Offering strategic liquidity solutions can be equally beneficial to your business. Credit can help you gather net new assets from clients, because clients pledge $2 in assets for every $1 in credit (on average), which means they may be more interested in consolidating their investment business with you.
Credit also makes it harder for a client to move their investment portfolio to a competitor. Clients who borrow are frequently more profitable for you than clients who do not. And by refinancing client debt, you may lower their overall cost of borrowing, freeing up funds that could potentially be re-invested into their portfolio.
In addition, credit can play a central role in future client relationships after lines are open. Every time clients have an important purchase decision, they will ask you if the portfolio or the line should be the source of funding. This allows you to act as Chief Financial Officer for your clients – which may help you become their number one, go-to professional for all their financial needs.
In many ways, paying attention to the liabilities side of your clients’ personal balance sheets is your opportunity to differentiate yourself, offer a competitive advantage and create client interest (through debt reduction and greater simplicity with one loan to manage).
RBC Correspondent and Advisor Services can make a fast and easy-to-use line of credit available to help clients take advantage of the benefits offered by securities-based lending.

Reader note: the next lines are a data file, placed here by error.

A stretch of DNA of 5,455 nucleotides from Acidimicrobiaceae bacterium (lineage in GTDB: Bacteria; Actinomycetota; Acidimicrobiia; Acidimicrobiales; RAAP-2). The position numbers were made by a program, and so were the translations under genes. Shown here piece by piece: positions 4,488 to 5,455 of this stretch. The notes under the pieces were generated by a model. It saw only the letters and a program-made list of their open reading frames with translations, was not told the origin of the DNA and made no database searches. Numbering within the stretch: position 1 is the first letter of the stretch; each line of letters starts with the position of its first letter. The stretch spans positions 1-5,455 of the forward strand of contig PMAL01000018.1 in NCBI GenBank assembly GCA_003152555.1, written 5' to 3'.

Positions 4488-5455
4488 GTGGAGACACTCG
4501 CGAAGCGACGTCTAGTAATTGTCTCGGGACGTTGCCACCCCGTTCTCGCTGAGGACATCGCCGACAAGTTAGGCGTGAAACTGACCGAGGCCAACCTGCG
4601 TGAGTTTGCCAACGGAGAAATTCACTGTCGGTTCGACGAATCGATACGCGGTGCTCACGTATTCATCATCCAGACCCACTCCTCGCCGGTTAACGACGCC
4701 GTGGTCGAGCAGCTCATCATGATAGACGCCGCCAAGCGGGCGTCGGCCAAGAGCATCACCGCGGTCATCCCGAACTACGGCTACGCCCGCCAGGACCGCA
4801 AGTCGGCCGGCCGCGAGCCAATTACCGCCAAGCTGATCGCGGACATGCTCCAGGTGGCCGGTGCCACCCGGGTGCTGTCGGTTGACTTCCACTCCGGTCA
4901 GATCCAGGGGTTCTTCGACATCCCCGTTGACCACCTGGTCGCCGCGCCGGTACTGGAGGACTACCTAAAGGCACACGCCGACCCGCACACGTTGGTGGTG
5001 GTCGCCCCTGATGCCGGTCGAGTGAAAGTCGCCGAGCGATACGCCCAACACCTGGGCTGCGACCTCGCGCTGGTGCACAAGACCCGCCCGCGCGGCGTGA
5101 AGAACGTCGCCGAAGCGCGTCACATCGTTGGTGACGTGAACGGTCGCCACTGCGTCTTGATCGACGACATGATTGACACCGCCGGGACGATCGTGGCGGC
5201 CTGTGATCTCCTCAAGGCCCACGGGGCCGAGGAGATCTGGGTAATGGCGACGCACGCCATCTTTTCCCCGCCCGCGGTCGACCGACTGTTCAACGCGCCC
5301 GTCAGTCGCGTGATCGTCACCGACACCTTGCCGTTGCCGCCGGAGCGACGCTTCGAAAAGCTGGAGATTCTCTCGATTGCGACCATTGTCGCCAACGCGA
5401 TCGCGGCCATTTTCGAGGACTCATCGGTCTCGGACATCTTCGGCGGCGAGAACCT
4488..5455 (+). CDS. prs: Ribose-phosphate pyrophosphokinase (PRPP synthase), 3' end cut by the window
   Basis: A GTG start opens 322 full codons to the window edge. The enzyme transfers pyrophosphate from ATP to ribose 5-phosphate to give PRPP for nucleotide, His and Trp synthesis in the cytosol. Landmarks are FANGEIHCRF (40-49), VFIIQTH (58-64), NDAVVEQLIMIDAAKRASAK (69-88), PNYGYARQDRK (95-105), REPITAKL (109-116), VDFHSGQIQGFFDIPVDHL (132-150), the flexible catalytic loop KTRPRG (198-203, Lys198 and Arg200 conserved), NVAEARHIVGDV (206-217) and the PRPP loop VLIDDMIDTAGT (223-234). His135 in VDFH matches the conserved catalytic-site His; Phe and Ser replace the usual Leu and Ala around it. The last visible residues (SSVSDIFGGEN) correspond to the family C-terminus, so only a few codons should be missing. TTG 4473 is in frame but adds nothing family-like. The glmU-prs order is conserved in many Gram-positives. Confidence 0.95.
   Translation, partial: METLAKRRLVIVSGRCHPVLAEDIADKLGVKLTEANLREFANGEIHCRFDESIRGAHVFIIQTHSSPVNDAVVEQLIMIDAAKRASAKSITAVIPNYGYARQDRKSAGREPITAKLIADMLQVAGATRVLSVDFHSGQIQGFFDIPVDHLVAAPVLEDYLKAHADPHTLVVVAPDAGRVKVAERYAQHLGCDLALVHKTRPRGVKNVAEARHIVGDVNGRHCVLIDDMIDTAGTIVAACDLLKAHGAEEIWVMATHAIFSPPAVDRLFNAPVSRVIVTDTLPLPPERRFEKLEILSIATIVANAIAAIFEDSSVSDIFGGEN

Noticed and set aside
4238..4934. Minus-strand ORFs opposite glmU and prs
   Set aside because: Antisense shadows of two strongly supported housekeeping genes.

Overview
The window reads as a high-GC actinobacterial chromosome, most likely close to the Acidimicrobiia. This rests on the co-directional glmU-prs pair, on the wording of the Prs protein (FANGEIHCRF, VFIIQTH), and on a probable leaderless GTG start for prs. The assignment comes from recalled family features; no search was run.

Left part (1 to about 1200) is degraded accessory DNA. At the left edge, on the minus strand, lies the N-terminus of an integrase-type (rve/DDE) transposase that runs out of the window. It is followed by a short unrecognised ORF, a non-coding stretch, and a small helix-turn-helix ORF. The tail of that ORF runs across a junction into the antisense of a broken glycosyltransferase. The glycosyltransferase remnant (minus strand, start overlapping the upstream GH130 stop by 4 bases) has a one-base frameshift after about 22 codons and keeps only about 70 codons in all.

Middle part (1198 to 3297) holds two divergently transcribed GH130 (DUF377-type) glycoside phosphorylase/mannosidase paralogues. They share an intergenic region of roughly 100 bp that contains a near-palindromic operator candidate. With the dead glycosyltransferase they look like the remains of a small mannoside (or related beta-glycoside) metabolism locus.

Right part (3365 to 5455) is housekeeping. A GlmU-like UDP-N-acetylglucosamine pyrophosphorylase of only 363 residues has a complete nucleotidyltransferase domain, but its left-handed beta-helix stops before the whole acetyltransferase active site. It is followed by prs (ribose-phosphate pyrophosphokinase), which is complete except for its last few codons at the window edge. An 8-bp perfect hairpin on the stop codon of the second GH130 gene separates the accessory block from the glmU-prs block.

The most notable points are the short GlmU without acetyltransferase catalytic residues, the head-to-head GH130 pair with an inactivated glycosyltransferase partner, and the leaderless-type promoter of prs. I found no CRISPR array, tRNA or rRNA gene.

A few words of caution
Like all investing decisions, there are risks associated with strategic debt practices. For example, the loan provider will require that the value of the assets stay above a certain level. Should the asset value fall beneath the stated level, the lender may require that more assets or money be deposited. Otherwise, the lender may have the authority to sell pledged assets at its discretion to satisfy some or all of the loan amount. This may lead to taxes and fees which the client will be responsible for paying.
Be sure you understand these and other risks and consider making a loan repayment plan a part of any discussion with clients regarding securities-based lending.
- “Consumer Debt: A Primer,” courtesy of the Aspen Institute of Financial Security Program Retrieved from https://assets.aspeninstitute.org/content/uploads/2018/03/ASPEN_ConsumerDebt_06B.pdf
Securities-based lending involve special risks and may not be suitable for all investors. Investors must maintain sufficient collateral to support outstanding loans. Before using such products, investors should read the Margin Disclosure Statement or line of credit literature and regulatory disclosures to ensure the risks involved are understood.
Lending services are offered by different entities to investors served by financial advisors and firms who do business with RBC Correspondent Services. The financial advisor and/or firm may receive compensation in conjunction with offering or referring these services.
RBC Correspondent Services is not a bank. Where appropriate RBC Capital Markets, LLC, has entered into agreements with affiliated banks to help facilitate and service lines of credit. RBC Capital Markets, LLC and its affiliates and their employees do not provide tax or legal advice. All decisions regarding the tax or legal implications of investments should be made in connection with an independent tax or legal advisor.